Jockey and war hero was Dead Cert to write thrillers

Dick Francis mined his RAF and riding careers to author 44 crime novels. The first was published 50 years ago, says Declan Burke

Jockey and war hero was Dead Cert to write thrillers

DICK FRANCIS wrote 44 thrillers set in the world of horseracing. His first, Dead Cert, was published 50 years ago this month. In his career, Francis sold 60m copies. But few of the former jockey’s heroes came close to matching his own exploits, both on and off the track. Born in Pembrokeshire in Wales in 1920, Richard Stanley Francis grew up the son of a jockey, in Berkshire, England.

Francis left school without qualifications at the age of 15, determined to become a jockey. He became a trainer in 1938, and volunteered for the cavalry when war broke out in 1939. Francis spent the war in the RAF, mostly billeted in Africa, flying Spitfires and Hurricanes and, later, bombing missions. By comparison, his post-war career as a jockey must have seemed tame. Francis wasn’t just another jockey, however. He rode 350 winners and became champion jockey in 1954, serving as the Queen Mother’s jockey from 1953 to 1957.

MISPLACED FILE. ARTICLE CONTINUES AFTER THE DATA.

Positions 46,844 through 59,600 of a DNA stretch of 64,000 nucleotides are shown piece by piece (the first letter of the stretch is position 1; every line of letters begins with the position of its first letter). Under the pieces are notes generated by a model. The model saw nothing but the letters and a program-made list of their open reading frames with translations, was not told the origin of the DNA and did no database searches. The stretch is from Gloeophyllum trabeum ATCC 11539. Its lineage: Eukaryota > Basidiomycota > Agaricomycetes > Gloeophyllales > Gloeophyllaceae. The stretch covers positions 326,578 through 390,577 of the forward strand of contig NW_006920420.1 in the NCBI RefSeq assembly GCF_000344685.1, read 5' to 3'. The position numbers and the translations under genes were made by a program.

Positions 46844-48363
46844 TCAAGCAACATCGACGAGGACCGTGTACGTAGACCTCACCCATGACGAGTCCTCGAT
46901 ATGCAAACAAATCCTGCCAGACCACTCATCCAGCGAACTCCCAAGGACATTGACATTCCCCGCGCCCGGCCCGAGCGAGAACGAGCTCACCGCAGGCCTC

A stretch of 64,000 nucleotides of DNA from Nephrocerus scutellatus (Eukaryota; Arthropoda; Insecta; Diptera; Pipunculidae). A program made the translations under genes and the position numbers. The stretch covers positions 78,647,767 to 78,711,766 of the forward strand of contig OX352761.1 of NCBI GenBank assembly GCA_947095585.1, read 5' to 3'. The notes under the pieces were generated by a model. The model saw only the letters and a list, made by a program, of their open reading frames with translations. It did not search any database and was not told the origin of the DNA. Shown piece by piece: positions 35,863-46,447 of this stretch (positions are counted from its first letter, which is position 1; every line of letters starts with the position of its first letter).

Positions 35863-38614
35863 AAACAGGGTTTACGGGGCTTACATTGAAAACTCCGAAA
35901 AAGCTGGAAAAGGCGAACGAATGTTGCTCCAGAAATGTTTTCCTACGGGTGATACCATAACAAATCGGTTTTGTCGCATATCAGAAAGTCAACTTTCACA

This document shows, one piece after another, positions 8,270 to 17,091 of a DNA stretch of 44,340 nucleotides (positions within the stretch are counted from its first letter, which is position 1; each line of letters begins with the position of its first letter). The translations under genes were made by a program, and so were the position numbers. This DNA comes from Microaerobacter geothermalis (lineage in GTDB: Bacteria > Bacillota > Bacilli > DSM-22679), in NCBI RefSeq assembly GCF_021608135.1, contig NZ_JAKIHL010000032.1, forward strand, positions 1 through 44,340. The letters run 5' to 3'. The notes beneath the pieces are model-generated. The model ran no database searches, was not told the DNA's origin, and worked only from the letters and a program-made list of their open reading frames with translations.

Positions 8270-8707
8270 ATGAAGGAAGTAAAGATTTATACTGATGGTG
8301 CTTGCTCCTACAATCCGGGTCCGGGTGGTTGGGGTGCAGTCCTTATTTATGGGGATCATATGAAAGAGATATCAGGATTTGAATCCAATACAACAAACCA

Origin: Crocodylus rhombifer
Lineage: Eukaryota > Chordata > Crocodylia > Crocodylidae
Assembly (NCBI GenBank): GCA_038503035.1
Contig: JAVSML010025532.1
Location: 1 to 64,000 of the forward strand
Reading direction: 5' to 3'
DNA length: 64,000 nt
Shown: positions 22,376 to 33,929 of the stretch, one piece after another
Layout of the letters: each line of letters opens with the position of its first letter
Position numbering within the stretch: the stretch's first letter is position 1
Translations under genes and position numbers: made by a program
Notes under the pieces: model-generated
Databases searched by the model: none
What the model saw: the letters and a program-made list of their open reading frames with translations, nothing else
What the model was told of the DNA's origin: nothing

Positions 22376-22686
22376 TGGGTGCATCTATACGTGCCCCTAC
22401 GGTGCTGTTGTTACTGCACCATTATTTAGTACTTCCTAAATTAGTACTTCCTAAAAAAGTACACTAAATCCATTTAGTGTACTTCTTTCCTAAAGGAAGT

Famously, or infamously, he was riding Devon Loch in the 1956 Grand National when the horse, five lengths clear and only 40 yards from the finish line, suddenly collapsed. That loss, Francis said in later years, was his life’s greatest regret.

He had much to console him. After retiring as a jockey, Francis published a well-received autobiography, The Sport of Queens, in 1957. Offered the job as racing correspondent for the Sunday Express, he held the position for 16 years.

In retrospect, given his insider’s knowledge of racing, as a jockey and a journalist, and his heroic service during the war, it seemed inevitable that Francis would write fiction.

Like Dead Cert, most of Francis’s books were set against the shady backdrop of the racing world, many with jockey Alan York as their hero. Not all of Francis’s protagonists were jockeys. Francis was fascinated by a variety of professions, and his heroes were private investigators, pilots, artists, antique dealers and government agents, and a wine merchant.